Thunder Bay

Grandview Lodge to become Indigenous education centre and residence

Acting Mayor Linda Rydholm signed a letter of intent on Tuesday, granting Grandview Lodge to Matawa First Nations Management.

Matawa CEO says the centre should be fully operational by 2019

Acting Mayor Linda Rydholm signed a letter of intent on Tuesday, on behalf of Thunder Bay City Council. (Heather Kitching/CBC)

A former nursing home in Thunder Bay, Ont. is getting a new life as an education centre and residence for Indigenous students. 

On behalf of Thunder Bay City Council, Acting Mayor Linda Rydholm signed a letter of intent on Tuesday, granting Grandview Lodge to Matawa First Nations Management. ​

Matawa is a tribal council which provides services for nine First Nations. The organization plans to transform Grandview Lodge into a school that can also house up to 100 students.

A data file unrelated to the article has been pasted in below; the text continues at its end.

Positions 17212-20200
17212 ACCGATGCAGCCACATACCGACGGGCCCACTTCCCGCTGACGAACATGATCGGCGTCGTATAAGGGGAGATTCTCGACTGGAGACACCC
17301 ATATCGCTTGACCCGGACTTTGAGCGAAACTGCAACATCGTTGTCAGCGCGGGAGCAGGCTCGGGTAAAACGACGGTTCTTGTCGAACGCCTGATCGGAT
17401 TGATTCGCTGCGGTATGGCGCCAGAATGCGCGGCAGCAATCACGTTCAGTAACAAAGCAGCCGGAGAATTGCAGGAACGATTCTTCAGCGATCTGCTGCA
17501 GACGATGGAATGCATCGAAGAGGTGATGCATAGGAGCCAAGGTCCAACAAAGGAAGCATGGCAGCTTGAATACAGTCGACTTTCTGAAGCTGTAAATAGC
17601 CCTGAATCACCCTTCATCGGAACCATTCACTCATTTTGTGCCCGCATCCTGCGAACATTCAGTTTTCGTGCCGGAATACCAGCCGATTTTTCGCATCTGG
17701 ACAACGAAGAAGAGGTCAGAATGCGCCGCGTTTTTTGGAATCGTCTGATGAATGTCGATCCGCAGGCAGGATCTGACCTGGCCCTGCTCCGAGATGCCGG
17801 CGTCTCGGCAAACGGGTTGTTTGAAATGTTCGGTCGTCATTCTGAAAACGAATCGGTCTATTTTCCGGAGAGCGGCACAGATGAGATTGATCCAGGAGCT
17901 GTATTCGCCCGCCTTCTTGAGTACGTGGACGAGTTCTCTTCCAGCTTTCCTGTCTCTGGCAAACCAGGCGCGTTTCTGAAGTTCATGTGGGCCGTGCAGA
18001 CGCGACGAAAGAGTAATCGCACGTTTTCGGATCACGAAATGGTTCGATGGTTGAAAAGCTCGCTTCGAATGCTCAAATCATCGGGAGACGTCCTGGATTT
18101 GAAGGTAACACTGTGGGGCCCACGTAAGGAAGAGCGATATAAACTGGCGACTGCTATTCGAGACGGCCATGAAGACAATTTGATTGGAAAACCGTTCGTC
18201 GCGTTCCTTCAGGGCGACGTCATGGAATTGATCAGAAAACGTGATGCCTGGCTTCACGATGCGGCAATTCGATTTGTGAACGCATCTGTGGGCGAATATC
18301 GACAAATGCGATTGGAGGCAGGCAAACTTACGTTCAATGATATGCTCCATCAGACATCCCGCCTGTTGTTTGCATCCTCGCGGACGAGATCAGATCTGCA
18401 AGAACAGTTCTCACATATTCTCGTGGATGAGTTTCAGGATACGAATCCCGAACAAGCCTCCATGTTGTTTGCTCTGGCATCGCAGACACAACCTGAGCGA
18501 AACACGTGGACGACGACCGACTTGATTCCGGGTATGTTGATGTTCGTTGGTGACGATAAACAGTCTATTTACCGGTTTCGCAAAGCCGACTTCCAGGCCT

There will also be space for parents and grandparents to stay if they come to Thunder Bay to visit the students, said Matawa CEO David Paul Achneepineskum. 

Rydholm said the letter of intent is a "step forward" in ensuring the safety of First Nations students that come to Thunder Bay to get their high school education. 

The plan for the new learning centre came as welcome news to Danielle Yellowhead.

Yellowhead, who is from Eabametoong First Nation, is a graduate of Matawa Learning Centre. During her time in Thunder Bay as a student, Yellowhead stayed at several boarding homes. She says that she felt like a "stranger" in someone else's home. 

"It was hard. It was lonely," said Yellowhead. 

But she's excited for future students who will be able to live at the new school.

The education centre will provide structure and support for students, and as a result, the students will feel more at home, she said.

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